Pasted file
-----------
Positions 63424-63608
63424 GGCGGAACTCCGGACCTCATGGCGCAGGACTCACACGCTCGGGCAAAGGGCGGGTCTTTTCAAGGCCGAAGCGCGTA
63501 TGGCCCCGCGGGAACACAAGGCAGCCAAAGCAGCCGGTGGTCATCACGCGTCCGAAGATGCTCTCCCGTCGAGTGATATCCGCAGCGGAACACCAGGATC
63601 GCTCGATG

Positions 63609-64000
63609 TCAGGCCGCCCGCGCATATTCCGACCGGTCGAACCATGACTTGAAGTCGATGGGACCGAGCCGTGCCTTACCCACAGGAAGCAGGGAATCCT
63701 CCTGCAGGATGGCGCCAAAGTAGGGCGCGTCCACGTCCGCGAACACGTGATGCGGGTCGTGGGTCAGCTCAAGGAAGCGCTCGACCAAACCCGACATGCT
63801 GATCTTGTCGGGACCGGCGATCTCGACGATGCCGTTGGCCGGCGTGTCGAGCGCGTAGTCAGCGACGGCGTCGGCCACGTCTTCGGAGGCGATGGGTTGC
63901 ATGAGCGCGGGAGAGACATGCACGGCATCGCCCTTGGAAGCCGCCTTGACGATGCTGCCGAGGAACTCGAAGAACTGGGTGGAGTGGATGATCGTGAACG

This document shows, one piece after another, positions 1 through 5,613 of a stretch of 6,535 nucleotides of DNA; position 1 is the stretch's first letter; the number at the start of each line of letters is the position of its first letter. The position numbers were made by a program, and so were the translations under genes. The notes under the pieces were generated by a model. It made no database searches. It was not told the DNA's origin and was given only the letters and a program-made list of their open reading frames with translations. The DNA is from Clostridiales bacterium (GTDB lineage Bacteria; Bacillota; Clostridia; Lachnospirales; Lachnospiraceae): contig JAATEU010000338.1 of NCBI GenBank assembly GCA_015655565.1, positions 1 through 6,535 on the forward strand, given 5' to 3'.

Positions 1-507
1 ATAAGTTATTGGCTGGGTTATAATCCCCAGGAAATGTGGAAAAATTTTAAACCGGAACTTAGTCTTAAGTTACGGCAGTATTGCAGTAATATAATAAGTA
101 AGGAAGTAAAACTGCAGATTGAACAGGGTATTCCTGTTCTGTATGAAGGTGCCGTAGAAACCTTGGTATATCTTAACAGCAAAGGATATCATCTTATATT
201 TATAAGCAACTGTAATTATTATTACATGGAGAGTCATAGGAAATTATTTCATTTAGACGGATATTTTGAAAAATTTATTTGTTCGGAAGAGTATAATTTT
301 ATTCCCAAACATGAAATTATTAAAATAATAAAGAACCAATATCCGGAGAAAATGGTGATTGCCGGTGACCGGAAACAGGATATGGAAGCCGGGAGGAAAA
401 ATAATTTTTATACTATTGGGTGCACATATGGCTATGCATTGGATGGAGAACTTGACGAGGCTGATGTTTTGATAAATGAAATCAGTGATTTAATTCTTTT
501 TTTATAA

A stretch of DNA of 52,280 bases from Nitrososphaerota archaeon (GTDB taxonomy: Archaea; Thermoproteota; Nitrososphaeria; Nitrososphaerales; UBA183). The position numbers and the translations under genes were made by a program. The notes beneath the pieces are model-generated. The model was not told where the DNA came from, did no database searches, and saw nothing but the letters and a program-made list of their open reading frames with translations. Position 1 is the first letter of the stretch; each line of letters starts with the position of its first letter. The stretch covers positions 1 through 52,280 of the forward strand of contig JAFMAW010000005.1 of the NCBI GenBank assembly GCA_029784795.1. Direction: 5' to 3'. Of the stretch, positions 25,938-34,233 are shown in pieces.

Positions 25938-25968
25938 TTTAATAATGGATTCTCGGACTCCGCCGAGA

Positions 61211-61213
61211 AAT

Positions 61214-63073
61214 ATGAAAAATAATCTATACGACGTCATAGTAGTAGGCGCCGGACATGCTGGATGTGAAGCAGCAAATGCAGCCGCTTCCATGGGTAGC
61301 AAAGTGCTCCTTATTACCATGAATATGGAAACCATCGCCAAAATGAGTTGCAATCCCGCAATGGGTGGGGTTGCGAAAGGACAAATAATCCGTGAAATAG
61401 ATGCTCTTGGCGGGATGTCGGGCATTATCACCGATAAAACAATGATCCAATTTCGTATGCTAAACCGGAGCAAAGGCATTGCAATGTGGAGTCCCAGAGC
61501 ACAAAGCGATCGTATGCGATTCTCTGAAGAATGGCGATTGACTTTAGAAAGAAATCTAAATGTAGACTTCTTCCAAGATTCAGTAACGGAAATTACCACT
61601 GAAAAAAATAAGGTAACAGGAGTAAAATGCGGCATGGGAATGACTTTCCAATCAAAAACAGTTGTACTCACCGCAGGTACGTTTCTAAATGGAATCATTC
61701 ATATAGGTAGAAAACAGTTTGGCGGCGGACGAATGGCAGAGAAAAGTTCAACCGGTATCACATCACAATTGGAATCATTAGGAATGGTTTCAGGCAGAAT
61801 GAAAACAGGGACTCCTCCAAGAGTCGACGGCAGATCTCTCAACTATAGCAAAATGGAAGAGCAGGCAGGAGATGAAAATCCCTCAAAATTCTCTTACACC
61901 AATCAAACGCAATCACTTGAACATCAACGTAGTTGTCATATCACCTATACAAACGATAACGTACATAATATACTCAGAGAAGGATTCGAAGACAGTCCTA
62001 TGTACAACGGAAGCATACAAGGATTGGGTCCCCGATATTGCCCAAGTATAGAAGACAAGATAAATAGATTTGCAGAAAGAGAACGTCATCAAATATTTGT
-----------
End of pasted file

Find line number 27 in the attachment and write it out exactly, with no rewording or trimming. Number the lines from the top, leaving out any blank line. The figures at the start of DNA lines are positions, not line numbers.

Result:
61501 ACAAAGCGATCGTATGCGATTCTCTGAAGAATGGCGATTGACTTTAGAAAGAAATCTAAATGTAGACTTCTTCCAAGATTCAGTAACGGAAATTACCACT